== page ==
Development Aid

When the Numbers Mean Nothing

  • Why it matters

    Why it matters

    Germany spent more on official development assistance, or ODA, in 2016, by including domestic spending on refugees inside the country. Critics say that while the numbers look good, more could be done to ensure that aid goals are being met.

  • Facts


    • In 2016, Germany increased its ODA to developing countries by 36 percent to €22 billion, or $23 billion.
    • The main reason for the significant increase is that Germany has begun classifying its domestic spending on refugees as ODA. Until 2014, Germany did not include this expenditure in calculations. Other European Union countries, such as Sweden and Britain, have long done this.
    • In 2016, total ODA from developed countries reached a new peak of $142.6 billion, an increase of 8.9 percent compared to 2015.
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Man braiding a basket
In Ghana: All that aid money has brought little in the way of positive change in the global fight against poverty. Source: Getty

It took 44 years – but during the past year Germany finally managed to make the quota set by the United Nations in 1972, spending 0.7 percent of economic output on development aid. Yes, the goal was only reached thanks to all the spending on refugees inside Germany; without them, the quota would have been stuck at 0.52 percent.

But there is nothing reprehensible about including these costs in the calculation, despite claims to the contrary from some aid workers. It is justifiable. It corresponds to criteria governing the quota for official development assistance, or ODA, which other industrial nations have adhered to for years.


The ODA quota applied up until now is no longer fit for purpose, and the UN should abolish it.

The ODA quota shows that Germany can spend money to help improve living conditions in poorer countries. But the government should not be too quick to congratulate itself. Because the sums which add up to total expenditure say nothing about the quality of that aid given.

On the contrary, in fact. The experience of the last few decades has only shown that all that money has brought little in the way of positive change in the global fight against poverty. Where war and corrupt regimes are the norm, good intentions and the funding that comes with them has all too often exacerbated the situation, stabilizing those third world elites which exploit their country.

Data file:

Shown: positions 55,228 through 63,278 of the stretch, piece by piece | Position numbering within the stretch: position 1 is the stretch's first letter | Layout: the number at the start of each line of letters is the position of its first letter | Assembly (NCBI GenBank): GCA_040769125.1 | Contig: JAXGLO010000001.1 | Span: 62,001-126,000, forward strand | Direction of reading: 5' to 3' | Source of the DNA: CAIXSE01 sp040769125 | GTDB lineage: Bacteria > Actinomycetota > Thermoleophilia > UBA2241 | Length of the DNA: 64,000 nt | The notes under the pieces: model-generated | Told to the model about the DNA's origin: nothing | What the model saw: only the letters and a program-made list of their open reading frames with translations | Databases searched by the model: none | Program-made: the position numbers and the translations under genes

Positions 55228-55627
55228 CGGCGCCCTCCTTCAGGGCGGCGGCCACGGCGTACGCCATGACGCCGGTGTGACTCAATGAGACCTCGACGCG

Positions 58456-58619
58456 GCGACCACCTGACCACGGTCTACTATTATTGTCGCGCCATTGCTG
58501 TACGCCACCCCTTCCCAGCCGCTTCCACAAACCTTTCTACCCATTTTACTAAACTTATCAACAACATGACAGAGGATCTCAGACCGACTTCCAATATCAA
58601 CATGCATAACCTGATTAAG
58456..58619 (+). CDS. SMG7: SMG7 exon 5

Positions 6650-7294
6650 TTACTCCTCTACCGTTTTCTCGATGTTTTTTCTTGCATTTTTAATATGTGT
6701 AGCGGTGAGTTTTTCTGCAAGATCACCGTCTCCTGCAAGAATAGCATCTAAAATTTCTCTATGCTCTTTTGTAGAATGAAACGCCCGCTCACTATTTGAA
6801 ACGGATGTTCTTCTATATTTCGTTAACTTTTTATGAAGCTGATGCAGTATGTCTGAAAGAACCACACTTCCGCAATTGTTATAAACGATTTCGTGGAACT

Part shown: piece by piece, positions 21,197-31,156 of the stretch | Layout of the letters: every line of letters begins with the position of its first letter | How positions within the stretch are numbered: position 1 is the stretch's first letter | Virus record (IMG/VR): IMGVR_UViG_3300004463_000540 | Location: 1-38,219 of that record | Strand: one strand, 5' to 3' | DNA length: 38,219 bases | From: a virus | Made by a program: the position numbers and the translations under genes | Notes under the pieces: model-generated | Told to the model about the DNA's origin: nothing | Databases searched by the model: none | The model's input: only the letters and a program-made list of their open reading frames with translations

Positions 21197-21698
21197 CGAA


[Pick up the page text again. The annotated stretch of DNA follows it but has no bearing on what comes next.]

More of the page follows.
That is why since last year the world community has tended to promote private investment by the business sector, in partnership with civil society, rather than have the rich simply dole out alms to the poor. This is the basis on which the UN works and the G20, under the German presidency, is trying hard to do the same.

This change of policy is sensible. The ODA quota applied up until now is no longer fit for purpose, and the UN should abolish it.

Large amounts of money only help in acute emergency situations, for example, in the case of famines or post-war reconstruction. Whether a poor country is able to develop economically or not, is not contingent on the amount of development aid it receives.

If that were true then Ghana would be at least as well off today as South Korea. In 1960, the two countries boasted similar economic performance.

And it is just as inappropriate to use the ODA quota as an argument against spending a higher percentage on NATO. The objective is to increase military spending to 2 percent of German GDP by 2024.

Elections are coming up and Germany’s foreign minister, Sigmar Gabriel, a member of the Social Democrats, wants to use his role to paint a black and white picture, in which the US finances “bad” military spending while Germany stabilizes the world with “good” development aid.

Quite simply, this is shirking responsibility: The US is justified in its demands that it cannot be the sole guarantor of security for all members of the trans-Atlantic military alliance for all eternity.


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